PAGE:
See also Benzine, Oils; and Petroleum.

Various processes have been recommended for masking the odor of kerosene such as the addition of various essential oils, artificial oil of mirbane, etc., but none of them seems entirely satisfactory. The addition of amyl acetate in the proportion of 10 grams to the liter (1 per cent) has also been suggested, several experimenters reporting very successful results therefrom. Some years ago Beringer proposed a process for removing sulphur compounds from benzine, which would presumably be equally applicable to kerosene. This process is as follows:

Potassium permanganate .............. 1 ounce

Sulphuric acid....... 1/2 pint

Water.............. 3.5 pints

Mix the acid and water, and when the mixture has become cold pour it into a 2-gallon bottle. Add the permanganate and agitate until it is dissolved. Then add benzine, 1 gallon, and thoroughly agitate. Allow the liquids to remain in contact for 24 hours, frequently agitating the mixture. Separate the benzine and wash in a similar bottle with a mixture of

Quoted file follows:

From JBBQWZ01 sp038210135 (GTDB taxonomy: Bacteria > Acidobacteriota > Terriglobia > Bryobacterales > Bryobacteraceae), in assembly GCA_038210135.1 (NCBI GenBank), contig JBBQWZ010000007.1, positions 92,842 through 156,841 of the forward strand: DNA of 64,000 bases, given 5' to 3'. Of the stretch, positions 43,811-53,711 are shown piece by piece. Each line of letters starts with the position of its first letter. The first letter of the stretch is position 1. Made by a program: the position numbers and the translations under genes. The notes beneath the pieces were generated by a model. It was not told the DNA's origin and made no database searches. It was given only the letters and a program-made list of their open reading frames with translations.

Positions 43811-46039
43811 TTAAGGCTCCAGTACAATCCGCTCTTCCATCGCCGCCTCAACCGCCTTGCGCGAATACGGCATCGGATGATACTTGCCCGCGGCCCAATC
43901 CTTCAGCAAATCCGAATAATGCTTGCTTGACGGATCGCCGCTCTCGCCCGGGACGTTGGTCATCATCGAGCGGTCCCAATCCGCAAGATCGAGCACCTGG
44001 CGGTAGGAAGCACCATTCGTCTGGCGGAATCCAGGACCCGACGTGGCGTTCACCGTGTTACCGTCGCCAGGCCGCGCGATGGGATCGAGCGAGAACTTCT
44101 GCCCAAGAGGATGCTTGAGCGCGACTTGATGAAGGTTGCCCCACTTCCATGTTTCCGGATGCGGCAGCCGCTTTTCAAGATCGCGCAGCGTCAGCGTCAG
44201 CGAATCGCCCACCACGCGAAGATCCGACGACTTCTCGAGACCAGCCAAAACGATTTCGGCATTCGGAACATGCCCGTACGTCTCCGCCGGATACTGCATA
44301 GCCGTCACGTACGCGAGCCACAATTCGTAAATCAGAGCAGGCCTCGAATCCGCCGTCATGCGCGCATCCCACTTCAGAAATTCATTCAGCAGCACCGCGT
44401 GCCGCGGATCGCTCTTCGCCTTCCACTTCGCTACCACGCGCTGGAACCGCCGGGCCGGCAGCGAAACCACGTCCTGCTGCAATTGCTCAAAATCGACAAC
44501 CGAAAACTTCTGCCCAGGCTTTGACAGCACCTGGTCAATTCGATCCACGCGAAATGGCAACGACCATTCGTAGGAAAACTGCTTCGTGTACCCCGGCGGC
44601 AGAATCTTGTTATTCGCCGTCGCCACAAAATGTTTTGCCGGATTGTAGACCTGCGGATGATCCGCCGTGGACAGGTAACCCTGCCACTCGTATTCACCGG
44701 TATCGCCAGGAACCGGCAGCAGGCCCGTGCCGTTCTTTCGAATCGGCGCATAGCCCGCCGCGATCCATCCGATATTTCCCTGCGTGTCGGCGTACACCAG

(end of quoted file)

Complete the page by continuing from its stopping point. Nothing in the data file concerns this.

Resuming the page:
Potassium permanganate.............. 1/4 ounce

Caustic soda........ 1/2 ounce

Water.............. 2 pints

Agitate the mixture frequently during several hours; then separate the benzine and wash it thoroughly with water. On agitating the benzine with the acid permanganate solution an emulsion-like mixture is produced, which separates in a few seconds, the permanganate slowly subsiding and showing considerable reduction. In the above process it is quite probable that the time specified (24 hours) is greatly in excess of what is necessary, as the reduction takes place almost entirely in a very short time. It has also been suggested that if the process were adopted on a manufacturing scale, with mechanical agitation, the time could be reduced to an hour or two.

KEROSENE-CLEANING COMPOUNDS: See Cleaning Preparations, under Miscellaneous Methods.

KEROSENE EMULSIONS: See Petroleum.